I’m back at the Brain HQ training regimen. Just like I said in my last post here, I gave myself a 65th birthday present of another month’s subscription to the pay-for exercises. I’ve been hitting it pretty hard – harder than ever before, at least – and I have a few comments that I think might be helpful to others who might be starting the program or contemplating starting. Here they are:
- Yes, your brain can actually improve. It really can.
No matter how hard I try, no matter how disciplined I might be with diet, exercise, rest and positive thinking, there are some things about myself I can never change. I can’t make myself any taller. I can’t regrow hair on the top of my head. And, no matter how hard I would train, at age 65 and a height of 6’0”, I’ll never get to the point where I can dunk a basketball. There are just some things about our genetic makeup and the wear and tear of the years that nothing will restore or improve.
And when you start the Brain HQ exercises – at least some of them – it’s easy to start feeling like that about the whole brain-training thing. There are some of these exercises that feel impossible to me. The images or sounds appear and vanish so quickly that I begin to think to myself that any real improvement is simply beyond my reach. My ears and eyes don’t work that fast anymore, I say to myself.
But that is just the thing. According to the extensive and impressive research outlined in The Brain That Changes Itself, it’s not about the hardware. It’s not about your ears and eyes. It’s not about those parts and systems within your body that can’t change. It’s about the brain, and the brain can change. In fact, it has an amazing capacity to adapt and invigorate itself to whatever challenges are put before it. Our ability to see and hear things faster and more accurately can actually improve, even when we are way beyond our physical peak.
It’s essential to remember that. To treat it almost as an article of faith. To believe, contrary to what we’ve been told all along and what our experience of life to date would suggest, that our brains can change and actually improve in much the same way that our musculature can improve, even when we’re older. The notion that we might improve our brains in much the same way or to the same degree as someone our age improves his or her body by getting off of the sugar and grains and vegetable oils and getting off the couch and out under the sky, day by day, can be a great motivator. We’ve all seen people over fifty change their diet and lifestyle and revolutionize their health and appearance. What the Brain HQ research shows is that the same kind of drastic changes can be wrought in the brain.
- It’s going to take some time.
Like I said before, I am re-reading this phenomenal book, The Brain That Changes Itself, in connection with the restart of my training. One of the studies discussed in the book is pertinent to the question of how long it should take to achieve substantial progress and how long any progress, thus achieved, will be likely to last.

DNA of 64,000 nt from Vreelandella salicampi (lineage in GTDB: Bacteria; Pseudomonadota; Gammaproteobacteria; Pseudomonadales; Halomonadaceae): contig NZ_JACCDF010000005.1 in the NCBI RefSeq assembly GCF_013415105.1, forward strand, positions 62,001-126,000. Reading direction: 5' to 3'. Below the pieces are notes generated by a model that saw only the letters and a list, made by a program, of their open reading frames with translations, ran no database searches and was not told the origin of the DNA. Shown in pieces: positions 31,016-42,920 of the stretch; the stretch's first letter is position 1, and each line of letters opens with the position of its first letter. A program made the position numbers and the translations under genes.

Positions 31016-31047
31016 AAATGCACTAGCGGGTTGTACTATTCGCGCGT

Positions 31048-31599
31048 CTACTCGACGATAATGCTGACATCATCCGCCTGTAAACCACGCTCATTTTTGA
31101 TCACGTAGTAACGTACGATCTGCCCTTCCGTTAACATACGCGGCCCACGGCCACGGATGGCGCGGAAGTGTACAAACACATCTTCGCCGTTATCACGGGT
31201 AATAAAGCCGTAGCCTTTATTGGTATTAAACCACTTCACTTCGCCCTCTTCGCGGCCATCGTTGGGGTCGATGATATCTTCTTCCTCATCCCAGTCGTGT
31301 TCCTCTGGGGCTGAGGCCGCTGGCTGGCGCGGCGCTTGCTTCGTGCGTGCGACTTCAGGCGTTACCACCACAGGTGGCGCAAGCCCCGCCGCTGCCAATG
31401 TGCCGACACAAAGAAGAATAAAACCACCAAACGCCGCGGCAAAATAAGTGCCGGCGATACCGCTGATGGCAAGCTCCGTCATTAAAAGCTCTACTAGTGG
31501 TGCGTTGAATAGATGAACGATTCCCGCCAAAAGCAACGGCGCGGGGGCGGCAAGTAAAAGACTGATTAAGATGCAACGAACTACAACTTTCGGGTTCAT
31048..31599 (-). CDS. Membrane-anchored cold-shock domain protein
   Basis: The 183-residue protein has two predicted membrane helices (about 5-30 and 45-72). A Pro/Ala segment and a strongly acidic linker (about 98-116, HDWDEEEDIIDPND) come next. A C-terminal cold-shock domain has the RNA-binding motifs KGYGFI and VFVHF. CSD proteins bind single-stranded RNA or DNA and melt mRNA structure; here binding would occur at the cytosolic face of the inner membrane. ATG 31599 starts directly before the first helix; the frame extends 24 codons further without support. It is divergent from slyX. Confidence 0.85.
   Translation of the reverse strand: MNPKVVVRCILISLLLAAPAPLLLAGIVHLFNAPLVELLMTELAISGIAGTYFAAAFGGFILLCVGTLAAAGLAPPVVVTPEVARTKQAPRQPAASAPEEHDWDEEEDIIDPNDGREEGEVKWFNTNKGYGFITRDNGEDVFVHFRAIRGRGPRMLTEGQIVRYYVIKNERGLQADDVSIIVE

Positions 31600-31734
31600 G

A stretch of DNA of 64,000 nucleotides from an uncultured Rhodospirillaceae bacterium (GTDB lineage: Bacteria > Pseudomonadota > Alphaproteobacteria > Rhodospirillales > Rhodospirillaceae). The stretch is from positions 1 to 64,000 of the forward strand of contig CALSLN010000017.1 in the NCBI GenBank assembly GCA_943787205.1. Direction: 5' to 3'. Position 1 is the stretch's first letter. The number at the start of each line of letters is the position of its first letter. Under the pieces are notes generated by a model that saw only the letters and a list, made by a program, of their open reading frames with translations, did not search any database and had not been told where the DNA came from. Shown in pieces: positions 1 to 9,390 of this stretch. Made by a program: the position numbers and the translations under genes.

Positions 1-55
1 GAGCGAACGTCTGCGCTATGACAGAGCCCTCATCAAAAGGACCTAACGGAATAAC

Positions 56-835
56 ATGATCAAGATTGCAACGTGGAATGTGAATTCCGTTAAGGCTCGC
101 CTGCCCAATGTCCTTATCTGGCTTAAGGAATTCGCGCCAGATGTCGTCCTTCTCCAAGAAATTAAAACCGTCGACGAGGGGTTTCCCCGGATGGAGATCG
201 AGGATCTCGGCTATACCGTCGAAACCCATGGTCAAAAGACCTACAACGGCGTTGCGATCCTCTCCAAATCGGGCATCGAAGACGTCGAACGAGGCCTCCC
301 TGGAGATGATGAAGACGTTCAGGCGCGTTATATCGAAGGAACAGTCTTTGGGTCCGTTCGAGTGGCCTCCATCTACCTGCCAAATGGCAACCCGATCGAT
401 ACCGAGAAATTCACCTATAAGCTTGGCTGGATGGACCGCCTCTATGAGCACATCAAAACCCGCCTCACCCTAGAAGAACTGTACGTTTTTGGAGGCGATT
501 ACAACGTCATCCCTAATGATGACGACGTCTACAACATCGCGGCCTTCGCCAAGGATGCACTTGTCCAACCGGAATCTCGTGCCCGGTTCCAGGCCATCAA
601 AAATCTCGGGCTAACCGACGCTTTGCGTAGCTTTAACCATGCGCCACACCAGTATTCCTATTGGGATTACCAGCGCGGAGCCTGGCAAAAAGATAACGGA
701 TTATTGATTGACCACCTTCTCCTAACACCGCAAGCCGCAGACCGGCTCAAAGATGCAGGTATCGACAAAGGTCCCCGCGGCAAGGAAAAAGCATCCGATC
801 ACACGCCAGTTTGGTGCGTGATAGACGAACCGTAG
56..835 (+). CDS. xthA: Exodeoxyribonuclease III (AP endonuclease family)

This study involved submitting a population to rigorous brain-training exercises over an extended period of time. The subjects in the experiment were tested twice a week on the skills they were working to improve. They worked Monday through Friday and they were given the weekends off. They were tested for progress on Mondays and Fridays. Initially, the Friday testing showed substantial improvement over the week. In other words, the Friday scores were significantly better than the Monday scores. But for the first six months of the training, the Monday scores reverted to baseline and the subjects showed no net gain from week to week.
That is, until about six months had passed. After that, the gains from Monday to Friday slowed down, but the scores Monday to Monday started to slowly and steadily creep upward. This went on for about four months – when the subjects had been in the program for ten months total. After that, the researchers saw a plateau and I think the experiment ended. The subjects were again tested some time after the program had ceased and it was determined that the progress made by those who stuck it out for ten months was more or less permanent.
The big takeaway here is that you have to stick with it for a while – about ten months, to be precise – even if it does not seem to be working. According to the research, even when the test scores keep returning to baseline for six months, the training is still having a real effect which may be converted to lasting gains if the subject perseveres for ten months.
Again, there are some pretty good comparisons to physical exercise. Distance runners may train for months or even years before the body “kicks in” and the runner notices improvement in speed and stamina.
- There are rewards.
This training is hard. It requires concentration and time. And it will inevitably cause feelings of frustration and disappointment. No one would do this – particularly not for a ten-month stretch – unless he or she were highly motivated. And the only real motivation is the prospect of rich reward.
I don’t know exactly what those rewards will be. But I am convinced that my brain can be strengthened and sped up and that this will result in a better experience of life. I am only a couple of weeks back into the program now and I am wondering whether this work has actually affected – in a good way – my mood, my emotional state. I think it may have. We’ll see.